Politics plays an important part in domestic violence also. In India, until now, women were under-represented in politics, government jobs, and other responsible positions. Women were traditionally thought to be weak and unsuited for the high responsibility jobs. Hence women who tried to show courage and take these jobs used to be pulled back by the society. Less representation of women in politics was also a major cause for the domestic violence industry to grow in India because there was limited organization of women as a political force and the voice could not be raised for the requirement of new laws. Pornographic videos, magazines and websites are learning grounds which teach that women are unworthy of respect and valuable only as sex objects for men. In India, for example, “sayamwara” shows in which a man chooses from many women, his bride, depict women as a commodity.

Buildup to the Domestic Violence Act and the Provisions before it

Domestic Violence, like at any other time, was prevalent during the British time also. This accompanied by customs like sati, purdah and jauhar led to women being oppressed a lot and having nowhere to go and complain. Although people like Mahatma Gandhi, Raja Rammohun Roy (who helped abolish sati) tried a lot to uplift women, but the domestic violence was still unchanged. But this period could be said to be a building step for the movements after independence. Women leaders like Sarojini Naidu, Rani Laxmi Bai, Annie Beasant, and Vijaylaxmi Pandit gave the women of the country courage to fight against their oppression.

After the independence in 1947, there was a change in the status of women with the enactment of the Constitution. The Constitution provided for equality for men and women in Articles 14 and 15. We have what very few Constitutions of the world have, the power bestowed on our governments by the Constitution in Article 15(3) to make “special provisions for women and children” adding a new dimension to our understanding of equality  . After that step after step, the women’s movements gained force. In the 1970’s, the rape of a sixteen year old girl by two policemen and their subsequent acquittal by the Supreme Court on the grounds that the victim did not raise any alarm and had no visible marks of injury led to widespread criticism and the government had to ultimately amend the Evidence Act, the Indian Penal Code and Criminal Procedure Code and had to introduce custodial rape in the IPC.  After that a series of new changes happened like the Dowry Prohibition Act, 1961. The rape law was amended in 1983. Cruelty against women was made a crime in 1984. In 1986, the offence of dowry death was introduced.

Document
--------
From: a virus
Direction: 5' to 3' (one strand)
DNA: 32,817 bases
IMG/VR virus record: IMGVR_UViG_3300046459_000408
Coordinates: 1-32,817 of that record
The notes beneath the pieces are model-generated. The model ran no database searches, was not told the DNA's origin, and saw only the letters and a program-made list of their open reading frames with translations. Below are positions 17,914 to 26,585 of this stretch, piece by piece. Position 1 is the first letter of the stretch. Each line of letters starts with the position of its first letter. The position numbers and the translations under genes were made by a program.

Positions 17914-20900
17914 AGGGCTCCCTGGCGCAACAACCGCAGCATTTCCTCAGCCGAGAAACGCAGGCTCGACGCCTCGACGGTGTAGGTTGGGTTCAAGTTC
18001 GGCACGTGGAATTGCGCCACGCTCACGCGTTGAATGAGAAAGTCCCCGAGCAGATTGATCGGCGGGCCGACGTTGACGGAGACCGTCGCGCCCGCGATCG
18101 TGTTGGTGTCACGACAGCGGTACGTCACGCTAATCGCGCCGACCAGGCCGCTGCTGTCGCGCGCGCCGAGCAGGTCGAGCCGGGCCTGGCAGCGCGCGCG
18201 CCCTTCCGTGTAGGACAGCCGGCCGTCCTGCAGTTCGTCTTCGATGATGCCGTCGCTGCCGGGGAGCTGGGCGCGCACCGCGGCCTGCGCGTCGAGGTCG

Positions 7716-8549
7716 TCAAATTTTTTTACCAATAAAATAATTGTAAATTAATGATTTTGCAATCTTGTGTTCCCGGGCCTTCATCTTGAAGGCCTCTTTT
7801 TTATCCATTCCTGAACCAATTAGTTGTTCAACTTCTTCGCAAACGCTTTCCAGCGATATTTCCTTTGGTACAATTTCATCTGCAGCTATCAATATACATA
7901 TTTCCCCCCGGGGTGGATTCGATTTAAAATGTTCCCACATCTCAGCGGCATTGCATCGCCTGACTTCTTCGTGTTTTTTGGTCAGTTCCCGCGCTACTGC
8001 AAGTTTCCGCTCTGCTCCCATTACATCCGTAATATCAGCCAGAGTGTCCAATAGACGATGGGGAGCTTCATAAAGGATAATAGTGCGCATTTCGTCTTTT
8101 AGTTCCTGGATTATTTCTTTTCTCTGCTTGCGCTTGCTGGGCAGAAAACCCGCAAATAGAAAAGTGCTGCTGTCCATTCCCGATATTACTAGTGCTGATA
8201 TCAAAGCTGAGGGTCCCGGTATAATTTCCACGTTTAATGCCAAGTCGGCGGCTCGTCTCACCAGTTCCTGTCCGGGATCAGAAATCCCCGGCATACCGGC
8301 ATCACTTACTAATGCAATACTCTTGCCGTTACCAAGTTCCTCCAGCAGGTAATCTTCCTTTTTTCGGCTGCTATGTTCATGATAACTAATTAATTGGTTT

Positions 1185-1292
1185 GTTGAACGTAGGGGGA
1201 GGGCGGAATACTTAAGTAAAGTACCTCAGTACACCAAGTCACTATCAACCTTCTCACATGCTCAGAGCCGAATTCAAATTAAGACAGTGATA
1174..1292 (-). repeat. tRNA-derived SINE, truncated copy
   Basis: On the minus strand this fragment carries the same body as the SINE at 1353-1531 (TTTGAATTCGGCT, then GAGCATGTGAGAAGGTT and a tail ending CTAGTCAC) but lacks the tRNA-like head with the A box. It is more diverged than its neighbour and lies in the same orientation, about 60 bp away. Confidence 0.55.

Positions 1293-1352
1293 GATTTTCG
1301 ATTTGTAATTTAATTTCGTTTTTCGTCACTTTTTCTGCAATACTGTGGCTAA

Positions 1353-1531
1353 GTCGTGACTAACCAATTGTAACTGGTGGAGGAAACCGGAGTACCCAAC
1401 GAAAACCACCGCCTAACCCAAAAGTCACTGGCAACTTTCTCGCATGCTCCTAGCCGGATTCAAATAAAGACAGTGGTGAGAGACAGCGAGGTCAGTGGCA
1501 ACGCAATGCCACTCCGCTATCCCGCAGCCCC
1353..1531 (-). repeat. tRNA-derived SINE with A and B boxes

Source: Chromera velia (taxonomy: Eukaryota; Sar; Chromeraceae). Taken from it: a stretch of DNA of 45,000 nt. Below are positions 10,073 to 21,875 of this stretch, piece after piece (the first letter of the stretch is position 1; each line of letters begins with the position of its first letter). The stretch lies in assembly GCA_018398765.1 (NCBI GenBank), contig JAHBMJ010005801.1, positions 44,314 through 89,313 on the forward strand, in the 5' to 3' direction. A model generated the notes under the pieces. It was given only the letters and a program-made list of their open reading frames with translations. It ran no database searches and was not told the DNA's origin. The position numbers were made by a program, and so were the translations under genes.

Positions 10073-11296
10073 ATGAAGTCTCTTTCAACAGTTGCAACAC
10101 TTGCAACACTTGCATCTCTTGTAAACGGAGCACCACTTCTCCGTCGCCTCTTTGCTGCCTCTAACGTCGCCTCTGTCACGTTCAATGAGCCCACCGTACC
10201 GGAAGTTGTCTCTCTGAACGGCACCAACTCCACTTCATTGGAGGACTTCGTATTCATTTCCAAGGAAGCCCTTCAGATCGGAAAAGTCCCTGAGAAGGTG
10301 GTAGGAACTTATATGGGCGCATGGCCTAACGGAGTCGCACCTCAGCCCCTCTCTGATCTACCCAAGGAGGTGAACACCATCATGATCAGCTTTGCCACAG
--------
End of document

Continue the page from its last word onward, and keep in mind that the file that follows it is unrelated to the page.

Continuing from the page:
The other two very important provisions that were introduced in 1983 and 1986 were the Section 498A and 304B in the Indian Penal Code. The provisions, their merits and demerits are discussed below-

Section 498A

“Section 498-A – Husband or relative of husband of a woman subjecting her to cruelty. Whoever, being the husband or the relative of the husband of a woman, subjects such woman to cruelty, shall be punished with imprisonment for a term which may extend to three years and shall also be liable to fine.

Explanation – For the purpose of this Section, ‘cruelty’ means: –

a) any wilful conduct which is of such a nature as is likely to drive the woman to commit suicide or to cause grave injury or danger to life, limb or health, (whether mental or physical) of the woman; or

b) harassment of the woman where such harassment is with a view to coercing her or any person related to her to meet any unlawful demand for any property or valuable security is account or failure by her or any person related to her to meet such demand.

As the criminal aspect of Domestic Violence is concerned, this section is the only criminal law available. This section is non- bailable, non- compoundable and cognizable. It could be used only by the wives, daughter in-laws or her relatives. The uniqueness of this provision was that it recognized mental injury as well. This provision was put in place to check the growing dowry deaths in India. But what happened was very different. This law became a tool for the women to lodge false cases against their husbands and led to its widespread misuse. Instead of decreasing, the dowry deaths increased. As Justice F.I. Rebello of the Bombay High Court observed in a judgment -“We have to take judicial notice that crime against women instead of decreasing in on the increase. We find that cases of bride burning are on an increase.”  Even The Malimath Committee Report on reforms in criminal justice system also noted that there was “General complaint” that Section 498A was being misused and suggested some amendments.